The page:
Here’s the analogy: Your kid paints over a priceless piece of art.  Instead of hiring a restorative artist to remove as much of the damage as possible, you convince the owner of the canvas to allow you to commission a new artwork to be painted on the canvas.  You then pull some street worker off the nearest corner and presto—new housing tract, err, you’ve cleaned up the damage your kid did.  Never mind this used to be the Mona Lisa . . . but hey, the damage is cleaned up!

That’s also why Chevron has refused to negotiate for a sale price.  It’s not the fair market value of the land their after– it’s the avoidance of their big dollar obligation.  Selling the homes and leasing the commercial space really provides negligible benefit to the multi-billion dollar company.  Getting a free pass on cleaning up their mess is good enough.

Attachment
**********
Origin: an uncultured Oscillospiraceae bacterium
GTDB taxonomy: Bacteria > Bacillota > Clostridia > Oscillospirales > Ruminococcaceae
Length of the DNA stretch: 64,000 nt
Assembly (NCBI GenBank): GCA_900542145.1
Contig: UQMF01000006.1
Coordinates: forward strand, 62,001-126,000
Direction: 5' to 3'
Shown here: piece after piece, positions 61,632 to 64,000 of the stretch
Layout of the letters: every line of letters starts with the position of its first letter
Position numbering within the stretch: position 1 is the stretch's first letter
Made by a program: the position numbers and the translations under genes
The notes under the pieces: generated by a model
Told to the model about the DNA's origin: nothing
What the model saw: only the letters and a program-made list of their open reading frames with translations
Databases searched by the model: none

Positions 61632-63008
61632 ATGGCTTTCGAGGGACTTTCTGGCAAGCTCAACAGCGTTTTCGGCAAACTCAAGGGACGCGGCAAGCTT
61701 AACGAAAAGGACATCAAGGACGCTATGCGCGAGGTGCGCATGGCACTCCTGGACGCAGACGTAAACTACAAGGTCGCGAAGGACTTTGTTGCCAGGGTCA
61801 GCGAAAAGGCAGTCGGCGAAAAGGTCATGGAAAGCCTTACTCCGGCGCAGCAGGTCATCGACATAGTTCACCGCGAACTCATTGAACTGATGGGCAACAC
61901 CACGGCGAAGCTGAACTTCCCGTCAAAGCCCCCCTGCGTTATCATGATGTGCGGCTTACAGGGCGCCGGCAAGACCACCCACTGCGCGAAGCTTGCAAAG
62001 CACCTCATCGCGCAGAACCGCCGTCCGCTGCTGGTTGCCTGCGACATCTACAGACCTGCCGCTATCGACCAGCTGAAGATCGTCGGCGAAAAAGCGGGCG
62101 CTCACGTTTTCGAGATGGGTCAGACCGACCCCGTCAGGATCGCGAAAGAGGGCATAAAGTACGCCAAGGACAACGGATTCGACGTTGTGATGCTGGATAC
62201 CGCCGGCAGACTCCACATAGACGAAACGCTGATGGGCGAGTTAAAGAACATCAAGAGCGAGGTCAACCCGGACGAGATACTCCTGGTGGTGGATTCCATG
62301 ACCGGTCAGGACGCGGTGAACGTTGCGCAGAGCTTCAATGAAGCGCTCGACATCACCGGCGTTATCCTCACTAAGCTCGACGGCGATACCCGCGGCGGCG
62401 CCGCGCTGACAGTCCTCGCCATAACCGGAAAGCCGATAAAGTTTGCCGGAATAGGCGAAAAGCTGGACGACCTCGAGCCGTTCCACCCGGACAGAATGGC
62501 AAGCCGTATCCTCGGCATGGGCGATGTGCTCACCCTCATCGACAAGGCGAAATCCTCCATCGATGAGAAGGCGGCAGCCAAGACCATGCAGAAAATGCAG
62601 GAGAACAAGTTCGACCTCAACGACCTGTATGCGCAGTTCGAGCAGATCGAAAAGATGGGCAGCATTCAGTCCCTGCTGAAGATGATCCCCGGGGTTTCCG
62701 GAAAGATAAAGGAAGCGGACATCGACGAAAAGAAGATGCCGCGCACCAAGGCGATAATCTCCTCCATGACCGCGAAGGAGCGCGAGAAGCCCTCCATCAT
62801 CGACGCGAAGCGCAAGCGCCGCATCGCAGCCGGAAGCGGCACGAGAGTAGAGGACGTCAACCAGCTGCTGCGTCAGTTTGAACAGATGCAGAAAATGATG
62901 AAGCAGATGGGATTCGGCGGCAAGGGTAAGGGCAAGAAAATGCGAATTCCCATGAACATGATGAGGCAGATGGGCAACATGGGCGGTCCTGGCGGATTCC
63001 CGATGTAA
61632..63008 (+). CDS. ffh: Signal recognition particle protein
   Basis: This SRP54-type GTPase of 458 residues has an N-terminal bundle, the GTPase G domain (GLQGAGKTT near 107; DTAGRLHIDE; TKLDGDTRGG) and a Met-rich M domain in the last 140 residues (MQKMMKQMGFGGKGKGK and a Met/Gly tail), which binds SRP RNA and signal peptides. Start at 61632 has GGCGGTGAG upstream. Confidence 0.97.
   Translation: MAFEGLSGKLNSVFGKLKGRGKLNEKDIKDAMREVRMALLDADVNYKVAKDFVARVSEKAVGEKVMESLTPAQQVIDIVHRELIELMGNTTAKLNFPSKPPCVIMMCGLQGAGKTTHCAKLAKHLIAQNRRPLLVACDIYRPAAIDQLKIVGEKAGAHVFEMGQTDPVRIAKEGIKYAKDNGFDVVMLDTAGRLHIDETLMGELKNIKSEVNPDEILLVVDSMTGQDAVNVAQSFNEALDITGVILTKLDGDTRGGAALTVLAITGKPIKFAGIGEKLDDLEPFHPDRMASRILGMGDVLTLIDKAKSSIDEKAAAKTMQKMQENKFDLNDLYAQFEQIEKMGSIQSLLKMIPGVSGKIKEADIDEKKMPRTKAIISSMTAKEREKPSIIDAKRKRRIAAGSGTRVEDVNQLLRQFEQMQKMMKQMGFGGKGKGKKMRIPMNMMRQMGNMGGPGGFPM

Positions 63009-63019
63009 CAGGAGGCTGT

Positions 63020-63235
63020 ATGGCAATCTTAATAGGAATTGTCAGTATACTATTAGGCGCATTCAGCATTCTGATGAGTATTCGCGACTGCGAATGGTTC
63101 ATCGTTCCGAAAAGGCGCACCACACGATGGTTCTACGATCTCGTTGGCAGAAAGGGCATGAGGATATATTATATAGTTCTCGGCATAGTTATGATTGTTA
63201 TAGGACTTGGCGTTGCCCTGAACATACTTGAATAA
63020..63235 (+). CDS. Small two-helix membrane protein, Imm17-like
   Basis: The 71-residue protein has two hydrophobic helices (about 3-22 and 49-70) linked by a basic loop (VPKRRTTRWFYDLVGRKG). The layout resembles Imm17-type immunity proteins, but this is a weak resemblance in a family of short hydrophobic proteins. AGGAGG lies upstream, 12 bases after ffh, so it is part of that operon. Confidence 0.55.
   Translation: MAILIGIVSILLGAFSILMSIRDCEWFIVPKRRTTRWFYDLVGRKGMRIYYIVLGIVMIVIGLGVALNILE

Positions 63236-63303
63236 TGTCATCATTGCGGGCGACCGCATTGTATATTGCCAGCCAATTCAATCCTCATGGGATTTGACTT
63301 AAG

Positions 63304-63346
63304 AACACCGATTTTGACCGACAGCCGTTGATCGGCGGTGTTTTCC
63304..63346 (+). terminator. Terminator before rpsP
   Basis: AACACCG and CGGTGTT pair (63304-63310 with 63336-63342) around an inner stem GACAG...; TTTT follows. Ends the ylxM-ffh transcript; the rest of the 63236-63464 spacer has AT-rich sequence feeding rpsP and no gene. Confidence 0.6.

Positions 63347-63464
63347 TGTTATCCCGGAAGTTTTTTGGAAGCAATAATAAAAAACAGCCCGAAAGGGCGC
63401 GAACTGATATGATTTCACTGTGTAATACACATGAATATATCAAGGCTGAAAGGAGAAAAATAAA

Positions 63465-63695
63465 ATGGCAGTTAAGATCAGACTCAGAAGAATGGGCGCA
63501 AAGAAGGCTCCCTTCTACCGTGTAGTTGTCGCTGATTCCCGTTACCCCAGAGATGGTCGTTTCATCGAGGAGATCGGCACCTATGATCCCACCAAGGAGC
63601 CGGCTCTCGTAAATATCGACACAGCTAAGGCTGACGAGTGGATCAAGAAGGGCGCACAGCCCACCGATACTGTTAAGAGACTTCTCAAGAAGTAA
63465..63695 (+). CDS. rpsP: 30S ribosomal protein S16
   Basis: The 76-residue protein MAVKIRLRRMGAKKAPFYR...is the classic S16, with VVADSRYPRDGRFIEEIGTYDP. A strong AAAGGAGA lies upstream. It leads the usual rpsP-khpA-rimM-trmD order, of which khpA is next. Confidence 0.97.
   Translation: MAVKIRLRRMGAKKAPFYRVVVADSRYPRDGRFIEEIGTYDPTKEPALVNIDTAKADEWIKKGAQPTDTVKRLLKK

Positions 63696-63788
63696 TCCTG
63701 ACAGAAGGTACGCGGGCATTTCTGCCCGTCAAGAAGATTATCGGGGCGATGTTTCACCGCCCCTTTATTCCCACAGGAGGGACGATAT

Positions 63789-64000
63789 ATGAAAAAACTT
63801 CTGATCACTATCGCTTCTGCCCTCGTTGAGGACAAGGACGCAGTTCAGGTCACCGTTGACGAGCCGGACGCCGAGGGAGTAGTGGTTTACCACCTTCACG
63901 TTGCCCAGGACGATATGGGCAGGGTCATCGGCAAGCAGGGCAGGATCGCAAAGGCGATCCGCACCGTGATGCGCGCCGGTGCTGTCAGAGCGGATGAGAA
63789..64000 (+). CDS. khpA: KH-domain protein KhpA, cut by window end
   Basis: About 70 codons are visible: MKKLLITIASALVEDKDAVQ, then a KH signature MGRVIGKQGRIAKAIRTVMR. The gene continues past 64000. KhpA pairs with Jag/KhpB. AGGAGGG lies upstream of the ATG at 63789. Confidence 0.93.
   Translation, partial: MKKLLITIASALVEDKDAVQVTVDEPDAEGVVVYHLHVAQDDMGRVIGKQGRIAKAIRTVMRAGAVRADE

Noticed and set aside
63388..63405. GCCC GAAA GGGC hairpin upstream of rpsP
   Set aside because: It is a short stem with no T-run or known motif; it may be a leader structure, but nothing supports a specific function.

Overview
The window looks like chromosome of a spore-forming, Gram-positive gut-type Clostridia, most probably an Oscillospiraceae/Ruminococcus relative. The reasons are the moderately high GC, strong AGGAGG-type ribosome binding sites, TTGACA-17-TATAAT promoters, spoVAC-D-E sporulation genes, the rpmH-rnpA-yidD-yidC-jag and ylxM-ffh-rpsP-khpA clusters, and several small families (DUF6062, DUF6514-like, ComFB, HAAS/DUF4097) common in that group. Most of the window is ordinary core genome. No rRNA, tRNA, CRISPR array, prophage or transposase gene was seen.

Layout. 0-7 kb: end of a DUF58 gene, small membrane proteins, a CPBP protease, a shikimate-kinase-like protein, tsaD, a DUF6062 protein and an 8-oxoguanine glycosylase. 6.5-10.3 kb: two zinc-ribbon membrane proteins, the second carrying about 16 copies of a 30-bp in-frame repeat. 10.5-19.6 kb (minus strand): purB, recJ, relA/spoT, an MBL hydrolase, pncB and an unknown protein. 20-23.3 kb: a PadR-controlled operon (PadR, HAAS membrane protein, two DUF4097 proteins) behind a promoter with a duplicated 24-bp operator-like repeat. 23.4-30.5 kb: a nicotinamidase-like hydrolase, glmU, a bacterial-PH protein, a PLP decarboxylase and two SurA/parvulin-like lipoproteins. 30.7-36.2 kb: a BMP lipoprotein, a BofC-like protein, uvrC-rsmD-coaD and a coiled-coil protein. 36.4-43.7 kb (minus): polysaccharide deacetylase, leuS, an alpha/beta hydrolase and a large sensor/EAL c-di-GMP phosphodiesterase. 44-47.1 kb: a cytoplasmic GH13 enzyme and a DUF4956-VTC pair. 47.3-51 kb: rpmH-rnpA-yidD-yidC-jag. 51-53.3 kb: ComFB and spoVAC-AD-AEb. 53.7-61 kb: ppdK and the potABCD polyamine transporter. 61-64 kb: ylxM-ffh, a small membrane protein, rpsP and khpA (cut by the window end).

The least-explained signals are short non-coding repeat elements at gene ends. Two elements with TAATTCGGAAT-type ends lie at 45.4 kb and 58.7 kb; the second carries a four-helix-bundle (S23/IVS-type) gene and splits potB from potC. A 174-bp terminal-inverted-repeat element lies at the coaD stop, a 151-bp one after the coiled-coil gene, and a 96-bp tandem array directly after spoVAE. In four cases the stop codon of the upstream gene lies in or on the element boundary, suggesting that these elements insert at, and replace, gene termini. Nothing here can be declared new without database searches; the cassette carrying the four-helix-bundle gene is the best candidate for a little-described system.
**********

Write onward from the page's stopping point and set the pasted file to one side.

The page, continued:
This means that by voting “No” on Measure W,Fullerton residents will get ALL of West Coyote Hills preserved in its native natural state at ZERO cost to the taxpayer.  Formal abandonment and complete restoration will be supervised by the state and EPA.

Please read that again: Voting “Yes” on Measure W gets Fullerton a small piece of usable land preserved, lots of homes built, a few free goodies, and lots of long term tax-payer funded obligations (this WILL cost  you money, just not tomorrow.)  Voting “No” on Measure W gets all of the usable land preserved at no cost to the taxpayer.  Chevron will complain about it and they’ll probably sue, but they’re also complaining about the world’s largest corporate fine for polluting in South America.  They’ll lose down there, and they’ll lose here, too.


Fullerton gets some cash, toys, a lot of unusable space that wasn’t suitable for building let alone hiking, some sidewalks marked as trails, hundreds of new homes, a temporary water source, and all the long term obligations that go with it.